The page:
For Cadet Maj. Steven Higgs of Luray, Va., a senior studying psychology in the College of Science, service has always been a part of life.
Both of Higgs’ parents have been emergency medical technicians (EMT) since before he was born. He says he grew up with service being a way of life and not just something that was reserved for special occasions.
It was that way of life that attracted both Higgs and his older brother, Eric, to follow in their parent’s footsteps. “My parents and my brother were members of the rescue squad, and I wanted to be a part of what they were a part of,” Higgs says. He became a junior member of the Luray Volunteer Rescue Squad when he was only 15 years old and became EMT certified at age 16.
Higgs says he knew how much his family members enjoyed the service and work that they did, and when he began running squad calls he says he got the same satisfaction and a rush and excitement as well. But even under high pressure situations, Higgs says he has learned the importance of staying calm. This is something he says that he learned from his dad, whom he ran a lot of calls with when he was first starting out.
Higgs later became a full member of his hometown rescue squad when he turned 18, and the same year became an EMT-Basic and Driver. He was also an attendant in charge, which means he was the one running the calls.
Higgs and his brother are now wearing different uniforms, because both went on to different branches of service. Eric is a professional firefighter for Rockingham County and is certified as an EMT-Enhanced.
Higgs says he decided to pursue a degree at Virginia Tech, and join an organization with a long history and tradition of service, the Corps of Cadets. He was also one of the recipients for the Reserve Officer Training Corps (ROTC) scholarship. Higgs also says he wants to serve his country in the U.S. Army.
Since coming to Virginia Tech, Higgs has been involved in several service projects and organizations. For his spring break during his sophomore year, when most students are planning trips to the beach or spending time with their families, he went on a service trip to Nicaragua. The trip was part of an alternative spring break program through the Nicaraguan Orphan Fund at Virginia Tech.
He said that he and a friend were searching for something different to do, that they wanted to travel, they wanted to experience another culture, and they wanted to hopefully do something that would make a difference. Higgs says that they were definitely able to do all three through this program.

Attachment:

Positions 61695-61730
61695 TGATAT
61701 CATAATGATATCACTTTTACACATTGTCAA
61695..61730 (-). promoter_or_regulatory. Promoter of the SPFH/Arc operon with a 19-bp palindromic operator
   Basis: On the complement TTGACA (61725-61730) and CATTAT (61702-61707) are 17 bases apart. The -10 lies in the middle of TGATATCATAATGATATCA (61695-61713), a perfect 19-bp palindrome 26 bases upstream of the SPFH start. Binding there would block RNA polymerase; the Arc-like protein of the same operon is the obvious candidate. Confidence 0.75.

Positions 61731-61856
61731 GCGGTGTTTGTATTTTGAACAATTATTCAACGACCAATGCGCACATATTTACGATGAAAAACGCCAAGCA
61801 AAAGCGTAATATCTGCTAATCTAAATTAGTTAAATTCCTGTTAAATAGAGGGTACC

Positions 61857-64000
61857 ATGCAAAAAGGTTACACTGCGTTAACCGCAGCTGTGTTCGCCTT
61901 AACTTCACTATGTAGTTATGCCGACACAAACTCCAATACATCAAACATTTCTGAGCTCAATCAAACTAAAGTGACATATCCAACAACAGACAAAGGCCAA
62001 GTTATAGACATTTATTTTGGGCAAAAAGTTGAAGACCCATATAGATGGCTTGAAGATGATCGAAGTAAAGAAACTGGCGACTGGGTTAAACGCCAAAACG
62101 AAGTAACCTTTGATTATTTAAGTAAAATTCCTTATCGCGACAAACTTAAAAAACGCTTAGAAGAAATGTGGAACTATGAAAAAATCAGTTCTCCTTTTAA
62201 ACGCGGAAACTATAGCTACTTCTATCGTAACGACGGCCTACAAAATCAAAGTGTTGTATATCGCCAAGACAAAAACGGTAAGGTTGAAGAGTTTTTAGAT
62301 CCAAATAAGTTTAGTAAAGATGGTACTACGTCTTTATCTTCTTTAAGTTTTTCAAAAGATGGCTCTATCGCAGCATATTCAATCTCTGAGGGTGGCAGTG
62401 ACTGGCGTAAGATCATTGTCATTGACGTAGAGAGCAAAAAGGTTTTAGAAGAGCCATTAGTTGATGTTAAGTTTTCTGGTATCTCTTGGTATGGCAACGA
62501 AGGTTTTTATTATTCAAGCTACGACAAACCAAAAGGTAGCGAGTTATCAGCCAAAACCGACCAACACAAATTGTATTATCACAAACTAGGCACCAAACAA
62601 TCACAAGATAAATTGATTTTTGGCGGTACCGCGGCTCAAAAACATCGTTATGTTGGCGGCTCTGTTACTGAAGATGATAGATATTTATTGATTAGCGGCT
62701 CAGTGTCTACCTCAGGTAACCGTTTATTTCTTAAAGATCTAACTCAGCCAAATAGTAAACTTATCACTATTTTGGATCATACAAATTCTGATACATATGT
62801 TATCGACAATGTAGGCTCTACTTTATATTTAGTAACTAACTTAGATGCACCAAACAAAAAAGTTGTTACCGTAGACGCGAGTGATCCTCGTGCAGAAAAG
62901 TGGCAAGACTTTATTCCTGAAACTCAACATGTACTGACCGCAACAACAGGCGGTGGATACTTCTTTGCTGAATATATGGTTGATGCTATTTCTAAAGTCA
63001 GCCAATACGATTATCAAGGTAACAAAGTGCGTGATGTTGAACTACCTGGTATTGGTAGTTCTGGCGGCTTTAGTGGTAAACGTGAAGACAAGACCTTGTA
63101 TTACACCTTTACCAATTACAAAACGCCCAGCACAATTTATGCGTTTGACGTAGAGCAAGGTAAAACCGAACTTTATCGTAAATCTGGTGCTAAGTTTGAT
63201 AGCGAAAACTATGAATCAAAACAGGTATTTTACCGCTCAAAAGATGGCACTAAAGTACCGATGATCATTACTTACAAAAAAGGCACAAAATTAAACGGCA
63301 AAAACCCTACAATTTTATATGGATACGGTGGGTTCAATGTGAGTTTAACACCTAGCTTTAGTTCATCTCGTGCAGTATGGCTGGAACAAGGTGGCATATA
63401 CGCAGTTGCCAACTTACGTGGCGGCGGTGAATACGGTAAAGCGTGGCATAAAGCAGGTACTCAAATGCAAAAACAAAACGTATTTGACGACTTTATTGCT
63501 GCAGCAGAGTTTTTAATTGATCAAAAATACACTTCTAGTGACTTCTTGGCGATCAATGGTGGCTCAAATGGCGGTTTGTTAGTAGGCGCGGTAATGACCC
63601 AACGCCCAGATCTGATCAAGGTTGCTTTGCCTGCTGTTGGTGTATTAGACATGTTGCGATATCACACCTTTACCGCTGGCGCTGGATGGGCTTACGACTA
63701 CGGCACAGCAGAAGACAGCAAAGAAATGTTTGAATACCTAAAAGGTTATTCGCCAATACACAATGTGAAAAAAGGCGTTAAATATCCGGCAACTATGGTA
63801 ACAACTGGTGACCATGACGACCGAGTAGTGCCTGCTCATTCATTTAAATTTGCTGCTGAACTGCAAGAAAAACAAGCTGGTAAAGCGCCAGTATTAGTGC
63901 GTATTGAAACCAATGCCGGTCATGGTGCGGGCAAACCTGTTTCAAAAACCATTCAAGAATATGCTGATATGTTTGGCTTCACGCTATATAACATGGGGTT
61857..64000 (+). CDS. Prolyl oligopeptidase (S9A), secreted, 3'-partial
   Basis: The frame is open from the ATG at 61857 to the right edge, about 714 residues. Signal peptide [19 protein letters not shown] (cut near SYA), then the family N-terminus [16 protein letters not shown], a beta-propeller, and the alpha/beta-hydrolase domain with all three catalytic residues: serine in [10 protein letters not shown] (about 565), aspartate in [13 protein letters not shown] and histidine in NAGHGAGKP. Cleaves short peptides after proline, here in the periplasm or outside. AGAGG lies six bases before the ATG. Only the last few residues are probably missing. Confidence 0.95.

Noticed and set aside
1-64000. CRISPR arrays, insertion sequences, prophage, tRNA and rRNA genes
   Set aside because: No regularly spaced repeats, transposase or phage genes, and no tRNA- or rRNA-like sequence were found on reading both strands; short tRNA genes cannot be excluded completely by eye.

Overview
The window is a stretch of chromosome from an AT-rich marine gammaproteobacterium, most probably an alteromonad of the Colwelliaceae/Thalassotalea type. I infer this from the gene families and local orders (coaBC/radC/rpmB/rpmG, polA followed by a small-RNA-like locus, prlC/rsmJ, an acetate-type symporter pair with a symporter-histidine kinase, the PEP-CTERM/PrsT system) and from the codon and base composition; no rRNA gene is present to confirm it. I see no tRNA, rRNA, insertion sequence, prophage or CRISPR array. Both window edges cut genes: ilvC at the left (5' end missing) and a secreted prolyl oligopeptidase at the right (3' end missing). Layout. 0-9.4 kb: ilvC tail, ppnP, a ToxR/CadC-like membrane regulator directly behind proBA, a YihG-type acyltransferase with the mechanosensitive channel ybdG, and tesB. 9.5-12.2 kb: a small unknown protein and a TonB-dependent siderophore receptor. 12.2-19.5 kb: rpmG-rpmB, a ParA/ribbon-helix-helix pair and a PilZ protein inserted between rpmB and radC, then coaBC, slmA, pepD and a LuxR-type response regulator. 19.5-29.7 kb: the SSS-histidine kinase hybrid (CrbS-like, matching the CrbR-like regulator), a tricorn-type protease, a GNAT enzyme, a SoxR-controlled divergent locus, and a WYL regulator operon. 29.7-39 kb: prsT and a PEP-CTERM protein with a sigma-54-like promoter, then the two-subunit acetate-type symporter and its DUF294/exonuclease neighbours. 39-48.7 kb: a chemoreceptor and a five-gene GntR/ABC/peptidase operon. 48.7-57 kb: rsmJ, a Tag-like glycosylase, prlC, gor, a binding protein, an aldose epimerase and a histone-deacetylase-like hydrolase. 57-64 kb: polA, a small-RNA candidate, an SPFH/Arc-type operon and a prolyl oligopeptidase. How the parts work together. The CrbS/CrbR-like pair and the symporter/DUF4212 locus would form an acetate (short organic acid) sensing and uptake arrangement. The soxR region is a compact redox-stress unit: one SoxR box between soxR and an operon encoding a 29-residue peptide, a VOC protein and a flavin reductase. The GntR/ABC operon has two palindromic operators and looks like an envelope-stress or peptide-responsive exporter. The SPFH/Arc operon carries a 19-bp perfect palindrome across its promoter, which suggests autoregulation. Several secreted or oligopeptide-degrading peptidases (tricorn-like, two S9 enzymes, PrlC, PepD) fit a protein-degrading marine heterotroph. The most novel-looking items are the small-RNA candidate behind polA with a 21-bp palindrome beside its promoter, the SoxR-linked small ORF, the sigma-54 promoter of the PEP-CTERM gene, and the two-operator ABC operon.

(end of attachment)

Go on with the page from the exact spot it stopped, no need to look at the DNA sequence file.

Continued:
Each student volunteer not only brings with them a suitcase full of clothes to donate, but they also spend their time with the children really engaging and interacting with them. “Traveling to Florida or Cancun would be traveling but it doesn’t do anything life changing for yourself or anyone else; going to Nicaragua did,” Higgs adds.
Back in Blacksburg, last fall semester of 2011 he was the coordinator of his Delta Company’s service project. Their goal was to raise money for the scholarships given out to incoming freshmen joining the Corps of Cadets. Working with Virginia Tech’s Student Calling Center, they were able to raise over $48,000 in scholarship money.
Last semester he was also platoon leader in the Army ROTC , where he was responsible for training, mentoring, and educating 65 cadets. And then this spring semester of 2012 he became a part of the regimental staff, where he is in charge of public affairs for the Corps of Cadets.
Although Higgs is pursuing a career with the Army, he still incorporates his medical-service background into his involvement at Virginia Tech. This spring semester he is also an Army Battalion medical officer, responsible for the health and well-being of 350 cadets.
Higgs has also been a professional EMT for the past two years in Page County as a Fire-EMS. It has been his summer job since 2010. Although he has been an EMT since he was 16, he says he still remembers the lessons that his father taught him when he was starting out.
Higgs tells the story of a time that he ran a call and he actually got there way before the ambulance did, and he just happened to be in the area. A woman had fallen and broken her leg, both she and her husband were in a panic. But Higgs says that he just talked to her calmly, and did what he could with the supplies he had on hand until the squad got there.
Later at the hospital, the woman said she knew everything was going to be okay when she saw how calm Higgs was. “That’s the kind of small gratification that I usually get from running calls. There have been a lot of much more serious calls I’ve ran, but it’s weird that simple things like that are the ones that stick out,” Higgs says.
After Higgs graduates this May and receives his commission in the U.S. Army, he says he plans on taking the class necessary to take EMT-Enhanced test this summer. In October, he will begin the Officer Training Course for the U.S. Army. He will then join the Quartermaster Corps, which is in charge of logistics and supplying the forces.
After Higgs is done with his service to the Army, he says that he would consider going back to being a medic, particularly a medical evacuation helicopter medic. Higgs says that service to him is “going out of your way, and with a little bit of selflessness, being able to give back to your community.”
Higgs served abroad, in his hometown, his school, and now his country. He seemed to embody Virginia Tech’s motto Ut Prosim (That I May Serve) before even coming to this school, showing that this is a place that not only encourages service, but also attracts those that wish to serve. Just as Higgs served before coming to Virginia Tech, he will continue with that tradition and way of life after he graduates.
Written by Shelby Ward of Bluefield, Va., who is a senior majoring in English in the College of Liberal Arts and Human Sciences.
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